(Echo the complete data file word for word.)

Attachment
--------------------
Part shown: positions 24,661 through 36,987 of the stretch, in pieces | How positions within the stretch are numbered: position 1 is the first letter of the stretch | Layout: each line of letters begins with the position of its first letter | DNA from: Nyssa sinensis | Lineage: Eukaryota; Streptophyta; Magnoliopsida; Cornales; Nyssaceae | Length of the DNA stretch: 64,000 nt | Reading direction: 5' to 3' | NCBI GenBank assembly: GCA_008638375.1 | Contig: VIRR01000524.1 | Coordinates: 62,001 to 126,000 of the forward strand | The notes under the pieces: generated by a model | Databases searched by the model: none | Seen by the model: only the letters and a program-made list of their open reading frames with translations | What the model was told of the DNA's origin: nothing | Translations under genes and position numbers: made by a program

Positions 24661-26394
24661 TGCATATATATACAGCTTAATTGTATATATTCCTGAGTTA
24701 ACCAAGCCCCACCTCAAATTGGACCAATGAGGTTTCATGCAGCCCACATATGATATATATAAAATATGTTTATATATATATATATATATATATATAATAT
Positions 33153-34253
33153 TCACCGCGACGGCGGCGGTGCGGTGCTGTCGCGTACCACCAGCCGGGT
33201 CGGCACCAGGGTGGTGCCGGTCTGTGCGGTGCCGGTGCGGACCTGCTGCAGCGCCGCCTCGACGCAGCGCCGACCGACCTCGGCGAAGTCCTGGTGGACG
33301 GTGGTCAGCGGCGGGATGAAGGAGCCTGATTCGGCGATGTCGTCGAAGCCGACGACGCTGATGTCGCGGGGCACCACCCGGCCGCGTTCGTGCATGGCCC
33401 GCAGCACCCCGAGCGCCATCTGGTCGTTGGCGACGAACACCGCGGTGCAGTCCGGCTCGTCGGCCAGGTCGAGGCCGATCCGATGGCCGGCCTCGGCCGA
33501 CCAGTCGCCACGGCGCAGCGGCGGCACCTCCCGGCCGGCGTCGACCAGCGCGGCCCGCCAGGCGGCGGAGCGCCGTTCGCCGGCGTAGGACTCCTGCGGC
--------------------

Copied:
Part shown: positions 24,661 through 36,987 of the stretch, in pieces | How positions within the stretch are numbered: position 1 is the first letter of the stretch | Layout: each line of letters begins with the position of its first letter | DNA from: Nyssa sinensis | Lineage: Eukaryota; Streptophyta; Magnoliopsida; Cornales; Nyssaceae | Length of the DNA stretch: 64,000 nt | Reading direction: 5' to 3' | NCBI GenBank assembly: GCA_008638375.1 | Contig: VIRR01000524.1 | Coordinates: 62,001 to 126,000 of the forward strand | The notes under the pieces: generated by a model | Databases searched by the model: none | Seen by the model: only the letters and a program-made list of their open reading frames with translations | What the model was told of the DNA's origin: nothing | Translations under genes and position numbers: made by a program

Positions 24661-26394
24661 TGCATATATATACAGCTTAATTGTATATATTCCTGAGTTA
24701 ACCAAGCCCCACCTCAAATTGGACCAATGAGGTTTCATGCAGCCCACATATGATATATATAAAATATGTTTATATATATATATATATATATATATAATAT
Positions 33153-34253
33153 TCACCGCGACGGCGGCGGTGCGGTGCTGTCGCGTACCACCAGCCGGGT
33201 CGGCACCAGGGTGGTGCCGGTCTGTGCGGTGCCGGTGCGGACCTGCTGCAGCGCCGCCTCGACGCAGCGCCGACCGACCTCGGCGAAGTCCTGGTGGACG
33301 GTGGTCAGCGGCGGGATGAAGGAGCCTGATTCGGCGATGTCGTCGAAGCCGACGACGCTGATGTCGCGGGGCACCACCCGGCCGCGTTCGTGCATGGCCC
33401 GCAGCACCCCGAGCGCCATCTGGTCGTTGGCGACGAACACCGCGGTGCAGTCCGGCTCGTCGGCCAGGTCGAGGCCGATCCGATGGCCGGCCTCGGCCGA
33501 CCAGTCGCCACGGCGCAGCGGCGGCACCTCCCGGCCGGCGTCGACCAGCGCGGCCCGCCAGGCGGCGGAGCGCCGTTCGCCGGCGTAGGACTCCTGCGGC